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swings - Mon May 19, 2014, 01:29 AM
(#1)
OrdinaryGuy1's Avatar
Since: Jul 2011
Posts: 22
SilverStar
Playing 6 max turbo Sit n Go tournaments I managed to spin up to a $100 profit with games buying in at $7. I began to think that at last I had cracked it..... Silly me! Now I am down to - $80. What I want to know is can you have such stupid swings and still come out a winning player overall after many more games say 1000+ or is a swing as drastic as that an indicator that there is a lot of work to do. I still cannot get my head fully around variance and swings of fortune. Constructive advice and comments will be much appreciated.
 
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Mon May 19, 2014, 02:11 AM
(#2)
dirt eh's Avatar
Since: Jun 2010
Posts: 1,274
Are you already beating the smallest games? Is there a reason that you're playing the $7 games? What's your bankroll at? For SNGs I use a 50 buy-in rule. Some people use 100 buy-ins.

I would suggest beating the smallest stakes before you move up to the higher more difficult games.

ROI reliability based on number of games played.

500 - a very rough idea.
1,000 - a rough idea.
5,000 - a good idea.

Note that SnG and MTT are largely based on ROI. Not overall profit.
 
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Mon May 19, 2014, 08:15 AM
(#3)
casy151's Avatar
Since: Mar 2014
Posts: 5
Anyone who doesn't experience swings is making a mistake, as it means that they are playing at a limit that is beneath their skill level.

Embrace the swings.

Over time, you will realise that a) there is no 'I've cracked it!' moment - it's a slow and laborious grinding process, and b) 100 Hypers is a single morning's session for a lot of players. It is a fraction of a suitable sample, and the format of the game is such that variance will be huge in these tiny samples.

All the best in your journey!
 
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Tue May 20, 2014, 11:10 AM
(#4)
OrdinaryGuy1's Avatar
Since: Jul 2011
Posts: 22
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Thanks to both of you for those replies. Very helpful

It certainly is a grind and since posting I have managed to get back to +$10 which I am more than pleased with for now.

The figures for the number of games needed to judge the ROI is helpful as is the observation that there is no "I have cracked it moment"

Thanks again to both of you
 
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Further Frustrations - Getting Desperate now - Mon May 26, 2014, 08:10 AM
(#5)
OrdinaryGuy1's Avatar
Since: Jul 2011
Posts: 22
SilverStar
This post may end up being quite long for which I apologize but I am getting just a tad desperate. What I am about to describe has happened to me more times than I can remember over the 10+ years I have been playing online poker and I am very keen to try and find out what is causing it.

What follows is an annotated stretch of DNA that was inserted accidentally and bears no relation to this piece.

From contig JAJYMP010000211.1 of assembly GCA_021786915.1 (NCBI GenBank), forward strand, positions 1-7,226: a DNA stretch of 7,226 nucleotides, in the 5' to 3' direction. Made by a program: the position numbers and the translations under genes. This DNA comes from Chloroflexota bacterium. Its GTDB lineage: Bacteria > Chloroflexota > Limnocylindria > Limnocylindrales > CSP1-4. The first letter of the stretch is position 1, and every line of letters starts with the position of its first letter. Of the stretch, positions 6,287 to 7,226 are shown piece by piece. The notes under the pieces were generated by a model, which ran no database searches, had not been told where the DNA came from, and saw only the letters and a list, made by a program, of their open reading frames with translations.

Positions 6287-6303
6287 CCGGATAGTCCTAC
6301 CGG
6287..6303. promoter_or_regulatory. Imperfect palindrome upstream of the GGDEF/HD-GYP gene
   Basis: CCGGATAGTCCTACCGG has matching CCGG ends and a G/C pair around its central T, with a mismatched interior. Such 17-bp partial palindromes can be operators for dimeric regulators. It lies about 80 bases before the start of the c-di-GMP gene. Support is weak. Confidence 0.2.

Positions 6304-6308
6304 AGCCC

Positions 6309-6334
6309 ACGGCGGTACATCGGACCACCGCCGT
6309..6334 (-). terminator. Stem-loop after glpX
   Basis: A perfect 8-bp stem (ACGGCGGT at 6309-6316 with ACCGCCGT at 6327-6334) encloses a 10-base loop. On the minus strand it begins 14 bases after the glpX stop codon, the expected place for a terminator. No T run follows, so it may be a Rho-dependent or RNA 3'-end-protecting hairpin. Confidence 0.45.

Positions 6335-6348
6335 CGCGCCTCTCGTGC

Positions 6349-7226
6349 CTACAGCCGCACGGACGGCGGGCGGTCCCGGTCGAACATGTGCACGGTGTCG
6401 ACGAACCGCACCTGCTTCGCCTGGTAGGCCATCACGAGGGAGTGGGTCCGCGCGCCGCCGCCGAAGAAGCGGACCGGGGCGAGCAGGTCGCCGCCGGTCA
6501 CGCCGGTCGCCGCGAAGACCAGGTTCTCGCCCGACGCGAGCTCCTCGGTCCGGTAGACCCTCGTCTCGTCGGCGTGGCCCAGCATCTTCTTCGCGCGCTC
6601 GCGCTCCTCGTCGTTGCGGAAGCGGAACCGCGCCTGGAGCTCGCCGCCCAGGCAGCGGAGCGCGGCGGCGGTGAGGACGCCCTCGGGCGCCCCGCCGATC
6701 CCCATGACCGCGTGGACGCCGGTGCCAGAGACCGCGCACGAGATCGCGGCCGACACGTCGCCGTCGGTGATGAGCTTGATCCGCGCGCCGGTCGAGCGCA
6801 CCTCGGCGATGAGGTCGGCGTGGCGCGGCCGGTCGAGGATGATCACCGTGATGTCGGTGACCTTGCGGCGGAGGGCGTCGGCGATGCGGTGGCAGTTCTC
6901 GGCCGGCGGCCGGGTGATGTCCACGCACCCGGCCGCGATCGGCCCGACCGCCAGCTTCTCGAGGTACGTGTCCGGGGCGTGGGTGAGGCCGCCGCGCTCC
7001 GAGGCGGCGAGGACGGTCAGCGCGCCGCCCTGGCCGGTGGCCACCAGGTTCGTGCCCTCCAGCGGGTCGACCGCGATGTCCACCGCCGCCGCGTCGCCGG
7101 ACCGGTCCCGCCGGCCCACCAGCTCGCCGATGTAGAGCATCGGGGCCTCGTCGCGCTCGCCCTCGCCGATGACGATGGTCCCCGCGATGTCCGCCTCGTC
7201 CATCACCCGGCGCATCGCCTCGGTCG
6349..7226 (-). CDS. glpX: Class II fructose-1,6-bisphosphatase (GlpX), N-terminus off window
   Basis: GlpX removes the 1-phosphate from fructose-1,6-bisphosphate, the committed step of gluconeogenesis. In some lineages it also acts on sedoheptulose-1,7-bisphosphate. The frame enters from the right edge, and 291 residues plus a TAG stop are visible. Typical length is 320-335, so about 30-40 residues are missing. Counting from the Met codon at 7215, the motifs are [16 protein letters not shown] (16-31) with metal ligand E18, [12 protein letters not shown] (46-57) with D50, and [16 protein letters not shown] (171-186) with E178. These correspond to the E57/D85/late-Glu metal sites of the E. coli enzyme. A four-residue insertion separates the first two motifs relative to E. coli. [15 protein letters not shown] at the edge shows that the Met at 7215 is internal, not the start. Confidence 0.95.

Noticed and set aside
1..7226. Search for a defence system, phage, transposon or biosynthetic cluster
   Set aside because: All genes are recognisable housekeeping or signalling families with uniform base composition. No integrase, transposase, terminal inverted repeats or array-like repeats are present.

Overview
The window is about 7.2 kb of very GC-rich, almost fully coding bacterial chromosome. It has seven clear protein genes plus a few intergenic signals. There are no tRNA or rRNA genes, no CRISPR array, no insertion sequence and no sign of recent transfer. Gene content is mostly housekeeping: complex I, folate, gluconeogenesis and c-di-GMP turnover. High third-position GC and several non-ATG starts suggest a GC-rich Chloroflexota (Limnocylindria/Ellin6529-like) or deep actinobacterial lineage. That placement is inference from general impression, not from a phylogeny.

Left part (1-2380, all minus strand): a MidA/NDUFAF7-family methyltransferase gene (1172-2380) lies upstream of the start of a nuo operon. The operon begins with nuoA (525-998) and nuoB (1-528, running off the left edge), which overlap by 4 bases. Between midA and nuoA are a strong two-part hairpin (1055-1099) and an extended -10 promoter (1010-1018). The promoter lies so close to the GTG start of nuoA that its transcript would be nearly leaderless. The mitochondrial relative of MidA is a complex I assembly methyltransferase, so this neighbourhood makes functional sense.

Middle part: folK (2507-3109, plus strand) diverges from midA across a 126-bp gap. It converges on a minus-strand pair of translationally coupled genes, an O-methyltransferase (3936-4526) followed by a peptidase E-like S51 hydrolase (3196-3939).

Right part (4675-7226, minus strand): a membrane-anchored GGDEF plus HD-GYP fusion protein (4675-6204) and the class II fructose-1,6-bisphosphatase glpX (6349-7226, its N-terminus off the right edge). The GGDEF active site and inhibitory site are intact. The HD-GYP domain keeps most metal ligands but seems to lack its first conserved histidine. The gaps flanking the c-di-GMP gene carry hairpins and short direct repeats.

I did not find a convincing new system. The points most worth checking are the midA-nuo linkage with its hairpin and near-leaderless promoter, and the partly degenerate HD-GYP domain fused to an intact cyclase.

Recently (see above original post) I set aside 20 buy-ins to play $7 turbo six max sng my target was a ROI of 5% and then to move up the buy-ins.
After about 300 games I had reached my target of $300 and so began playing $15 turbo six max sng. My next target being $900 for $30 games and an increased roll of 30 buy-ins over the original 20 for the 7/15 levels.
And true to form this is where it all has fallen apart. I am now down $345 having wiped out my $300 bankroll and so on.

This keeps happening to me whether it is trying to move up the limits in sng or cash. And as I said above it has happened so many times now that it is getting very wearing!!!

What I want to try and establish more than anything is what is going on here. I have a few ideas and would welcome other peoples thoughts and experiences.

1 The level of play at the next level up is just too good for me (I dont really buy this as I have heard it said that there isnt much difference for example in cash games between 1/2 cent and 1/2 dollar in all reality and it only starts getting drastically more tough higher up)

2 When I move up I start experiencing what I call invincible syndrome - ie I am so high from getting to the point where I can move up that I start thinking that I am far better than I am and then end up being crushed at the new level, by trying to win too many pots and generally being overly aggressive fancy play syndrome etc.

3 It is just variance and I need to carry on it will turn around in the end

4 I was just damn lucky to get to where I could move up and it was a fluke

5 The standards are just so much higher now than when I first began and there are some excellent players at 1/2cent cash and $1 sng for example.

6 Online Poker is rigged - Ok I threw that one in for some light relief and to get the idiots going who believe that rubbish :-)

I am not sure what is happening and as you can probably tell it is really causing me megga frustration so any constructive and well meant comments will be very welcome